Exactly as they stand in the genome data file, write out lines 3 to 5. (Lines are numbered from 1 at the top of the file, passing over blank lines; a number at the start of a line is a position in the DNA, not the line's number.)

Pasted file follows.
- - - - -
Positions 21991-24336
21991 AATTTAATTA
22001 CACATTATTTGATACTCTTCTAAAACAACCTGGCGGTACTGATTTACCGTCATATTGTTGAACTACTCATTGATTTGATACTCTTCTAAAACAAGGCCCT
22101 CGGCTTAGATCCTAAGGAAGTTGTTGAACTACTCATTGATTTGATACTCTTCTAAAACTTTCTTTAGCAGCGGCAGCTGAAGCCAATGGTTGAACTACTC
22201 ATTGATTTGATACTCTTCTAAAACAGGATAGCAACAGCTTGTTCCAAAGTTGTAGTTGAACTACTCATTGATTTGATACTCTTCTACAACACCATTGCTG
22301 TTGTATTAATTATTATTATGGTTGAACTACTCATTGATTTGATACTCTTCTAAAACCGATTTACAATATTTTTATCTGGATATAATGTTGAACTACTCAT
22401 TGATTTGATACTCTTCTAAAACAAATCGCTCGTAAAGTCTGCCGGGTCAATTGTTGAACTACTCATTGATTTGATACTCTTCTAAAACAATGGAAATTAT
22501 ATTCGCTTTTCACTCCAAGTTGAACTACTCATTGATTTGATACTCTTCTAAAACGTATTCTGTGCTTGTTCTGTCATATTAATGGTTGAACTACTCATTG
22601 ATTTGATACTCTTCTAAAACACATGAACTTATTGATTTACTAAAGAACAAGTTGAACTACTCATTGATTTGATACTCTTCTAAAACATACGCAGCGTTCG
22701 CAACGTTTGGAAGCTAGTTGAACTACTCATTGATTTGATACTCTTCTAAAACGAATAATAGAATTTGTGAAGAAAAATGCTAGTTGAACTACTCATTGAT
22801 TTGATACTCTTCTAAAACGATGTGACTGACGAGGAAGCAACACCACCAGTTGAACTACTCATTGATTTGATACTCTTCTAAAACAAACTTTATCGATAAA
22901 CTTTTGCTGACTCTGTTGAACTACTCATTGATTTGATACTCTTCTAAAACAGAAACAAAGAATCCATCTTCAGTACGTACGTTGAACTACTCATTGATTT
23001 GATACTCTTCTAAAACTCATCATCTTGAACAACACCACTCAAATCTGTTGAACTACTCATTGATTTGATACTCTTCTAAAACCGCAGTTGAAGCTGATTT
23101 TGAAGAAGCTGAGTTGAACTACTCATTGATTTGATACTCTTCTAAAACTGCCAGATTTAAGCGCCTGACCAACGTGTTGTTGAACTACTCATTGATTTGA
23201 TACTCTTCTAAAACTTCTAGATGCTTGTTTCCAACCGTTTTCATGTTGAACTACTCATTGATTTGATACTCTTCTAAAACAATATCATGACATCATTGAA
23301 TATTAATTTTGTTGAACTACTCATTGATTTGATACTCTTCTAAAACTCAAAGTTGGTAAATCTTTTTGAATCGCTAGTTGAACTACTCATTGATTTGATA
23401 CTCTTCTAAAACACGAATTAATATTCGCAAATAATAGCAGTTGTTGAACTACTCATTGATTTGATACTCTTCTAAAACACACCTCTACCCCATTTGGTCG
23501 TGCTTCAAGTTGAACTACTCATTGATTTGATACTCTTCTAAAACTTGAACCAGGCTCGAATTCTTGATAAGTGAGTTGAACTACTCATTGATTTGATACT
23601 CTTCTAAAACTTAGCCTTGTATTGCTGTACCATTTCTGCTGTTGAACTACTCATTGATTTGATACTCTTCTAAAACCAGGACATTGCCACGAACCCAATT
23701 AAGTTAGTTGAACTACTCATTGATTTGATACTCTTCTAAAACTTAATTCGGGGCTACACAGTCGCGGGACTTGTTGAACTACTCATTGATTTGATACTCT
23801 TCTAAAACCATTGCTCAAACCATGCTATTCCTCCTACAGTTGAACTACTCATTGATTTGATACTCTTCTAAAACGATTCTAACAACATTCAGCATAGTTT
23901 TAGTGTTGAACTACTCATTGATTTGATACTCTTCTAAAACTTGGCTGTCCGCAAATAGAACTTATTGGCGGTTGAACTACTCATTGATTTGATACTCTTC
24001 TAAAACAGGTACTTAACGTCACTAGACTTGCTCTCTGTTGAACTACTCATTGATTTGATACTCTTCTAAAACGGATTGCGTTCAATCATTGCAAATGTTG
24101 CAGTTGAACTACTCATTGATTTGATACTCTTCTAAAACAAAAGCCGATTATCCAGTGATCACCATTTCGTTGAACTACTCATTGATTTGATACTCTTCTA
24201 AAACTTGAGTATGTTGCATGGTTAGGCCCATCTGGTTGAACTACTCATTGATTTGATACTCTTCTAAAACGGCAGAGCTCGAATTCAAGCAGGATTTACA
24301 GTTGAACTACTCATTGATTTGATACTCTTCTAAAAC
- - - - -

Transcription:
22001 CACATTATTTGATACTCTTCTAAAACAACCTGGCGGTACTGATTTACCGTCATATTGTTGAACTACTCATTGATTTGATACTCTTCTAAAACAAGGCCCT
22101 CGGCTTAGATCCTAAGGAAGTTGTTGAACTACTCATTGATTTGATACTCTTCTAAAACTTTCTTTAGCAGCGGCAGCTGAAGCCAATGGTTGAACTACTC
22201 ATTGATTTGATACTCTTCTAAAACAGGATAGCAACAGCTTGTTCCAAAGTTGTAGTTGAACTACTCATTGATTTGATACTCTTCTACAACACCATTGCTG